Why 2018 will be another year of volatility in politics

Written by Gareth Morrell, Head of Insights

When times are hard, citizens rarely cut politicians any slack. History shows us that if things don’t change quickly in desperate times, we’ll vote out our leaders in a heartbeat. Political instability sparked by the First World War and the Great Depression saw the UK vote in (and out) six prime ministers in less than 15 years; Weimar Germany got through 14 Chancellors in the same period before settling on the Nazi party in 1933.

The next 12 months in the UK are unlikely to be short of hard times and political complexity, with a precarious economy, staffing issues in the NHS and the distraction of Brexit negotiation. So what might 2018 hold in store for our politicians? While avoiding making specific predictions, three interacting trends seem likely:

  1. Volatility and change seem inevitable: The prospect of another election in 2018 is a realistic one. This would provide just another opportunity for a display of fickle voting and party disloyalty from the Great British public. The British Election study showed that 20% of Labour and Conservative voters in 2017 voted for a different party just two years earlier. Polling suggests that of those who voted Labour in 2017, over a quarter of them decided to do so in the last few days of the campaign or on the day of the election itself.
  2. The emotive lens will continue to drive campaigning: That people make up their mind so close to an election just shows the importance of campaigns. While it might be practical solutions that make a difference when times are hard, it’s actually often an appeal to the emotional that is successful: tapping into strong forgotten political identities at best, to nationalistic manifestations of deep-seated prejudice at worst. In fact, in recent years in the UK, emotive narratives have turned campaigns around. Leave campaigners in the Brexit referendum were attracted by emotive arguments that tapped into their distinct sense of sovereignty and Britishness. Jeremy Corbyn’s campaign provided a fresh approach and hope for a demographic that previously felt marginalised by common political discourse.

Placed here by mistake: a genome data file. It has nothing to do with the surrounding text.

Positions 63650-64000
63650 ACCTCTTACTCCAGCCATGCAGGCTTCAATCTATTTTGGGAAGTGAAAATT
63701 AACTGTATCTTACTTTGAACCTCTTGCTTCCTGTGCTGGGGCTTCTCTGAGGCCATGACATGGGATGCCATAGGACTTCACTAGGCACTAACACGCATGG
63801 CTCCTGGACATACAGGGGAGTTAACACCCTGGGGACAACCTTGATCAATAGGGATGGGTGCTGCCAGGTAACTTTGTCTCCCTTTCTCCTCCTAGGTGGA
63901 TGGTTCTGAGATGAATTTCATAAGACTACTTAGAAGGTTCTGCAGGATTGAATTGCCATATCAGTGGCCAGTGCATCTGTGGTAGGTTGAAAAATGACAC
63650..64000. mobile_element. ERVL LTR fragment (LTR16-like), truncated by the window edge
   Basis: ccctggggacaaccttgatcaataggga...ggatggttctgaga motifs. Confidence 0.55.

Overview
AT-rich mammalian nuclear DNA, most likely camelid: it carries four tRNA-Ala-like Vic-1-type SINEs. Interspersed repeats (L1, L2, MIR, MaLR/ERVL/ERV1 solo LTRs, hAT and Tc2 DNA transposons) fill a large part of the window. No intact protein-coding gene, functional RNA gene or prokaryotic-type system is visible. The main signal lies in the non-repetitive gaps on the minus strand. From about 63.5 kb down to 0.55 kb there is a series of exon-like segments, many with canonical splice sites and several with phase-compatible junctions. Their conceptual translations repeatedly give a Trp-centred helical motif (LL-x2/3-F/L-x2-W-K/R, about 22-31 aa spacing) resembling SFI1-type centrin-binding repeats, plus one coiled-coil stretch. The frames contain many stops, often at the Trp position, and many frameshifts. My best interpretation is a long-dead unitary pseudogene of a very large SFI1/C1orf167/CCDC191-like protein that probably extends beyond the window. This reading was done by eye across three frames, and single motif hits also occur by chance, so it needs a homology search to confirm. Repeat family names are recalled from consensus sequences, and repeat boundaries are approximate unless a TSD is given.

3. Little movement in tackling long-term challenges: Taken together, the two previous trends suggest that action and progress on long-term solutions to complex national or global challenges seem unlikely. And as citizens, we’re often aware of this. Recent research shows little optimism across the globe in tackling climate change, with over half of the British public believing that the problem will not be adequately addressed by a sufficient number of governments.

All this suggests a busy time at Westminster in 2018 for those in the thick of political action, but potentially further frustration and bemusement from the rest of the country just looking for a bit of stability.